The answer is simply no.
Metal hardness is measured by what is called the Vickers scale where harder metals receive a higher Vickers score than less hard metals. 9ct gold has a Vickers hardness ranging from 80 - 120, according to the composition and condition. 18ct gold has a Vickers hardness ranging from 135 - 165 (both in the annealed condition). This shows 18ct gold as harder.
So why is it often assumed that 9ct is harder than 18ct?
Most people are aware that gold in its purest form is too soft to be used successfully in jewellery. It is also common knowledge that when gold is alloyed with other metals it becomes harder. Many people assume that the more "other" metals added, the stronger and harder the resultant alloy. As you can see from the compared Vickers hardnesses of 9ct and 18ct this is not the case.
There are many different combinations of metals that can be used to make gold alloys and there are many different compositions for both 9 carat and 18 carat ( A carat simply means 1/24th, i.e. one part in 24. 9 carat must be at least 9 parts gold out of 24, which is equivalent to 37.5%. The other 62.5% is made up of alloying additions such as copper, silver, palladium and zinc. 18ct, which is 18 parts out of 24 pure, is equivalent to 75% gold, the remaining 25% is composed of the same type of alloying additions to 9ct). You would be quite correct to assume that each different composition has its own very different characteristics including hardness. It is quite possible to make hard or soft compositions for 9ct and also for 18ct.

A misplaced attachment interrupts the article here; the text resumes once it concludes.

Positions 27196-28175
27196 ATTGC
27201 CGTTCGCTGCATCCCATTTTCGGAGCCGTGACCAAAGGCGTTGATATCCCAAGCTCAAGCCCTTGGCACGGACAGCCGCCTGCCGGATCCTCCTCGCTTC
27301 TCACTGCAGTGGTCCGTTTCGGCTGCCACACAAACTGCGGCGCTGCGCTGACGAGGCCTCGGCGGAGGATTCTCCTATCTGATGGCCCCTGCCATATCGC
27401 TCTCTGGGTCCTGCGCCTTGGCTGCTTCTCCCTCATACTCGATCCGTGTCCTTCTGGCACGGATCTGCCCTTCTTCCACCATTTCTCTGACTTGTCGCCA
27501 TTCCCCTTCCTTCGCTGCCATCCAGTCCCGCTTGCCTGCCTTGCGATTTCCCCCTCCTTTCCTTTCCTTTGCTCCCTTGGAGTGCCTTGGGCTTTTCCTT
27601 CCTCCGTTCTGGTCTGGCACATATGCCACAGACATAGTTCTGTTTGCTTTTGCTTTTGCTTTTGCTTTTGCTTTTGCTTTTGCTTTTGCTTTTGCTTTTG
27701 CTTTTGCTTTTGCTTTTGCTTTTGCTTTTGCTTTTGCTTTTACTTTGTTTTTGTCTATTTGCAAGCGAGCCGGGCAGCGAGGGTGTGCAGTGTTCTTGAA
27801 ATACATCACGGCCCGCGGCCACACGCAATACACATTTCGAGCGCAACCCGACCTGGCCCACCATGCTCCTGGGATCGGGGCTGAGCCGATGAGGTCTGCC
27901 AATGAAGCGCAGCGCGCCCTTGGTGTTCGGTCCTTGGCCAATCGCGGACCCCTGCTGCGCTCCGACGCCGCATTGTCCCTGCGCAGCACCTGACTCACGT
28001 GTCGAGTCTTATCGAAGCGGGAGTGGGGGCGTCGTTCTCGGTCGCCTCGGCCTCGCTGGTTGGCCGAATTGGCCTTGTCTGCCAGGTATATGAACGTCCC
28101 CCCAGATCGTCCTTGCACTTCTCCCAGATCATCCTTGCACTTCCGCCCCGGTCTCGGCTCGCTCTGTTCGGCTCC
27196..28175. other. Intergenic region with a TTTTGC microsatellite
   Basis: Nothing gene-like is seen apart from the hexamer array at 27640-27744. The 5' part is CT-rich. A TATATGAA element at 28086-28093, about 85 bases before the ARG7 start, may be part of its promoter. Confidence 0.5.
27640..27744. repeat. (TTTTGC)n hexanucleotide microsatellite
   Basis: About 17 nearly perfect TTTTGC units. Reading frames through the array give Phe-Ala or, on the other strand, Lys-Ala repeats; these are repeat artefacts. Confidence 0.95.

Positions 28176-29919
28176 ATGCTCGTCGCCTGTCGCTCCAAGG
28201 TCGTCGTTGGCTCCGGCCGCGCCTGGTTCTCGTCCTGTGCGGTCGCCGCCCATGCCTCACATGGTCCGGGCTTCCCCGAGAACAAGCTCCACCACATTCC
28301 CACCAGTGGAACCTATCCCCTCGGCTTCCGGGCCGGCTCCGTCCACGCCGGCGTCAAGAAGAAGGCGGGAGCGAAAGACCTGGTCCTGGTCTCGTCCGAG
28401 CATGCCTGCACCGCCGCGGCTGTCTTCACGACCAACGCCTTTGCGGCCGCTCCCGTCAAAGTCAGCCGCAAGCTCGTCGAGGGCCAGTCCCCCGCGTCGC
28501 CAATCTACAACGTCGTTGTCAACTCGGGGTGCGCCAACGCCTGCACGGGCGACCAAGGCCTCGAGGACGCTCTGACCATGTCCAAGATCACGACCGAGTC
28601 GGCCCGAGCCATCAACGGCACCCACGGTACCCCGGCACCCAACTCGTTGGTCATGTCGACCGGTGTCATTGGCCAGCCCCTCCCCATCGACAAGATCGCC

What else affects the hardness of gold?
The process in which the item of jewellery is made wil also affect its hardness. if any metal is worked by rolling, stretching, bending, hammering or other mechanical process it will tend to become harder and more brittle (it can however be annealed to soften it). Many alloys can also be hardened or softened by appropriate heat treatment. Heat treatment includes heating to a variety of high temperatures followed by low temperatures for long or short periods of time, followed by cooling at different rates. Each alloy will have hardness figures depending on its state and composition. Common states to be considered include; as cast, after casting and annealing, after age hardening (heat treatment), after cold working followed by the stress relieving and others.
What are the differences between the two?
18 ct alloys are almost completely resistant to chemical attack in normal use whereas 9ct alloys are much less resistant. 9ct alloys, for example, will go dull or even black from exposure to chemicals in the atmosphere, they will also discolour in contact with perspiration, chlorine in swimming pools, medication taken by the wearer, bleach and other household chemicals (tarnish can however be removed by polishing).
If you found this guide useful then please vote for it so that others will read it too!